Day-In Day-Out singleWritten by: David Bowie
Recorded: September-December 1986
Producers: David Bowie, David Richards

Released: 23 March 1987

Available on:
Never Let Me Down
Glass Spider (Live Montreal ’87)


David Bowie: vocals, keyboards
Carlos Alomar, Sid McGinnis: guitar
Erdal Kızılçay: keyboards, bass guitar, drums
Laurie Frink: trumpet
Stan Harrison: alto saxophone
Steve Elson: baritone saxophone
Lenny Pickett: tenor saxophone
Errol ‘Crusher’ Bennett: percussion
Robin Clark, Loni Groves, Diva Gray, Gordon Grodie: backing vocals

David Bowie: vocals
Reeves Gabrels: lead guitar, rhythm guitar
Tim Lefebvre: bass guitar
Sterling Campbell: drums
Mario J McNulty: percussion
Laurie Frink: trumpet
Stan Harrison: alto saxophone
Steve Elson: baritone saxophone
Lenny Pickett: tenor saxophone

‘Day-In Day-Out’ is the opening song on Never Let Me Down, David Bowie’s seventeenth studio album, and its lead single.

Bowie was increasingly inserting social commentary in his mid-Eighties works, a theme which would increase further with Tin Machine and on Black Tie White Noise. His tendency to explore themes of homelessness, drug abuse, and urban deprivation may have been kickstarted after having recorded Iggy Pop’s ‘Tonight’ and ‘Neighborhood Threat’ on Tonight, and his involvement in the Live Aid charity campaigns.

I know, I’m rich and famous and out of touch. I supposed the majority of what I was writing about initially came from news coverage and media events. I’m like everyone else, I know what’s going on in the world basically through television and the newspaper – one for the pictures, the other for the truth.
David Bowie
New York Times, 26 April 1987

‘Day-In Day-Out’ is a tale of a woman trapped in drug addiction and poverty, controlled by her pimp, and teetering on the brink of homelessness. Her plight is dealt with compassion and sympathy by Bowie, who dropped in references to Oscar Wilde (“She was born in a handbag”) and the Beatles (“She’s got a ticket to nowhere/She’s gonna take a train ride”).

I guess it’s a reflection or indictment of the uncaring society. In the video it uses America as a focus, but you can take most affairs that happen in America as being of an international flavor anyway. I knew I was going to do something around that topic, but I had no idea it would focus itself around one particular area of Los Angeles, but quite obviously it is the situation there.
David Bowie
Music & Sound Output, June 1987

In 1987 Bowie also recorded a Spanish-language version of the song, known as ‘Al Alba’ or ‘Dia Tras Dia’. It was made to promote the Spanish leg of the Glass Spider tour, but received just one radio play.

‘Al Alba’ remained unreleased until 2007, when it was issued as a digital download.

The release

‘Day-In Day-Out’ was the first single released from Never Let Me Down. It was issued on 23 March 1987 on 7″ and 12″ vinyl.

It was the most successful single from Never Let Me Down, and went top 10 in Belgium, Finland, and Sweden.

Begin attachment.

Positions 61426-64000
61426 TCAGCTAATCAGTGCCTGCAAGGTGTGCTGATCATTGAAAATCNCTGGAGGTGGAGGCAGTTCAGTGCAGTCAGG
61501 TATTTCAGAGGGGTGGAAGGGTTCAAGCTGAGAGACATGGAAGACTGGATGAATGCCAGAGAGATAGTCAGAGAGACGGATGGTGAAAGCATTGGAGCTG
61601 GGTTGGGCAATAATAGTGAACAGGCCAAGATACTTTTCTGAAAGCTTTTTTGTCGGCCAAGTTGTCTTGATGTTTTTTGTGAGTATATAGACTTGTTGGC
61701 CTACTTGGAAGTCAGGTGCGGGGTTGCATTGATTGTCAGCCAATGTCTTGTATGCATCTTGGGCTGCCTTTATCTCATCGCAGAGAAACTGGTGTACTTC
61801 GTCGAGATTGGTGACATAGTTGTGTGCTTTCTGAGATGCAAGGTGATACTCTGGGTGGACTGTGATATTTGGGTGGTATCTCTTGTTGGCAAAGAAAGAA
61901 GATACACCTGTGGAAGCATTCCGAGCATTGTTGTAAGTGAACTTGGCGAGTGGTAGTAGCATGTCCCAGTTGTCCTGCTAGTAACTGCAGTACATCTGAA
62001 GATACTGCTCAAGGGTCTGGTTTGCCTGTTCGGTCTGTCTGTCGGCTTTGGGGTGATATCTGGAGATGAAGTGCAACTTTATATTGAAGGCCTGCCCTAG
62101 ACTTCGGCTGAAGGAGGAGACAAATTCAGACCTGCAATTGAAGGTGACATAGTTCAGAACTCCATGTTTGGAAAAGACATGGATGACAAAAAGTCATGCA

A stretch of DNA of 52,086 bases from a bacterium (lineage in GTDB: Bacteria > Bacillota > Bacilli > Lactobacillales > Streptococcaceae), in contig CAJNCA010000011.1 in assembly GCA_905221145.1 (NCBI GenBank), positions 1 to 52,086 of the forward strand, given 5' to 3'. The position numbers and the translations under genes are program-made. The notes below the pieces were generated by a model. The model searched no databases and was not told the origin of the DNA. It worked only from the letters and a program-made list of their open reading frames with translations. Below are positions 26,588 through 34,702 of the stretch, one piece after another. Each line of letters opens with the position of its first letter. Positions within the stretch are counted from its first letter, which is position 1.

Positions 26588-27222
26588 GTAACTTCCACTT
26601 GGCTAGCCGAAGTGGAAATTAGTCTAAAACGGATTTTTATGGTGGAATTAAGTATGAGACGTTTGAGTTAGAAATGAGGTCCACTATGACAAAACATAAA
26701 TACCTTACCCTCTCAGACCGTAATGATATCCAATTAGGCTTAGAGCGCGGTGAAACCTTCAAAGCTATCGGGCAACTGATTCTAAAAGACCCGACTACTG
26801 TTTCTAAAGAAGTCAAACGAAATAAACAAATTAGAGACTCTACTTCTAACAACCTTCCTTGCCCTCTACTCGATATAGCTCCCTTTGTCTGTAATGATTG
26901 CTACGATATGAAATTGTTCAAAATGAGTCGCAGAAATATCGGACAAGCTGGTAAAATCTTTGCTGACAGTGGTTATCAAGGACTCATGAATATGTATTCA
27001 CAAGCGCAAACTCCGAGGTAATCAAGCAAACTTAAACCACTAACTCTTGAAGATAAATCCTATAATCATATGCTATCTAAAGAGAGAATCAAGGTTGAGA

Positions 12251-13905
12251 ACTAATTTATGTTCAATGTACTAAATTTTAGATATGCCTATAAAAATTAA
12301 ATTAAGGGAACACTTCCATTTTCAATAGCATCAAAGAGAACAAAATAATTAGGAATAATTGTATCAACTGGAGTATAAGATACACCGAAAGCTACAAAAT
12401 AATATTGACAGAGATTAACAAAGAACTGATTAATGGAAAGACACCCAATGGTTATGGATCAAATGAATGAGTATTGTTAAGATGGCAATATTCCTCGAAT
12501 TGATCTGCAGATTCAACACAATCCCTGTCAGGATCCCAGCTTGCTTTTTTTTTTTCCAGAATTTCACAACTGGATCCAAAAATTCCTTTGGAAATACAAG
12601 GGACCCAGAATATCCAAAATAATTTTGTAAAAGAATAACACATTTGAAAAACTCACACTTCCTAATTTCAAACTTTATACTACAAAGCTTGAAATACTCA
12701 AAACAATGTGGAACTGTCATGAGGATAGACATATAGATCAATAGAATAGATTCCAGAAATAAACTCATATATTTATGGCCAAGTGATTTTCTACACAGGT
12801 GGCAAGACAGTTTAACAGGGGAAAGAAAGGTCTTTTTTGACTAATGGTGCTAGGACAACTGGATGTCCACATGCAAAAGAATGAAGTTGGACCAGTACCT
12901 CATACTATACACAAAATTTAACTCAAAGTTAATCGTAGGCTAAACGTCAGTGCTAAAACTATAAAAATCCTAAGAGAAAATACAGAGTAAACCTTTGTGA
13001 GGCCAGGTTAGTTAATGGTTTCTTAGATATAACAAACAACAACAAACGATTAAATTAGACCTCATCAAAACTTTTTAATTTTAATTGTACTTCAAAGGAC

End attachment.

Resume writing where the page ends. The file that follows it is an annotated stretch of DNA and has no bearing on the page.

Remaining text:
In the UK it peaked at 17, and on the US Billboard Hot 100 it reached number 21. It was Bowie’s last chart hit in America until ‘I’m Afraid Of Americans’ in 1997.

‘Day-In Day-Out’ came in a range of formats. In the UK it was issued as a 7″, with ‘Day-In Day-Out’ edited from the album’s 5:35 to 4:14. The non-album song ‘Julie’ was on the b-side. A second 7″ single variant on red vinyl came in a numbered box with stickers and a photo booklet.

There were two 12″ singles released in the UK and worldwide. The first had the 7:15 ‘Day-In Day-Out’ (Extended Dance Mix); a 7:17 Extended Dub Mix; and ‘Julie’. The remixes were by Shep Pettibone.

The second 12″ single led with ‘Day-In Day-Out’ (Remix) lasting 6:30. This version, sometimes known as the Groucho Mix, was made by Paul ‘Groucho’ Smykle. The single also had the Extended Dub Mix, and ‘Julie’.

In the USA a 12″ single was issued with the Groucho Mix, Extended Dance Mix, single edit, and ‘Julie’.

A promo 12″ of ‘Day-In Day-Out’ was also made available, containing a 3:35 7″ Dance Edit; the Extended Dance Mix; and a 4:30 Edited Dance Mix.

Never Let Me Down followed the single on 20 April 1987.

On the original vinyl edition of the album, seven songs were edited for length, including ‘Day-In Day-Out’, which was reduced from 5:35 to 4:38.

The Groucho Mix of ‘Day-In Day-Out’ was included on Dance, a compilation of remixes included in the 2018 box set Loving The Alien (1983–1988).

The box set also included Never Let Me Down 2018, on which Bowie’s original vocals were given a new backing by guitarist Reeves Gabrels, bassist Tim Lefebvre, and drummer Sterling Campbell, with additional percussion by producer Mario J McNulty, who also retained the original horn section.

We didn’t really keep any of the original synth stuff from the album. A lot of those textures are guitar-played or stuff that Mario did after the fact. The part you’re talking about — it sounds like a baritone sax or a synth — that’s actually an Alexander Syntax Error pedal. That just came to me, and it sounded right.

You see, I didn’t listen to the original album before I went in the studio; I wanted to treat the whole thing like a demo. I didn’t want to be too married to what had been done before, because then I’d just try to re-create new versions of what had been done.

Reeves Gabrels
Guitar Player, 2 November 2018
Published: |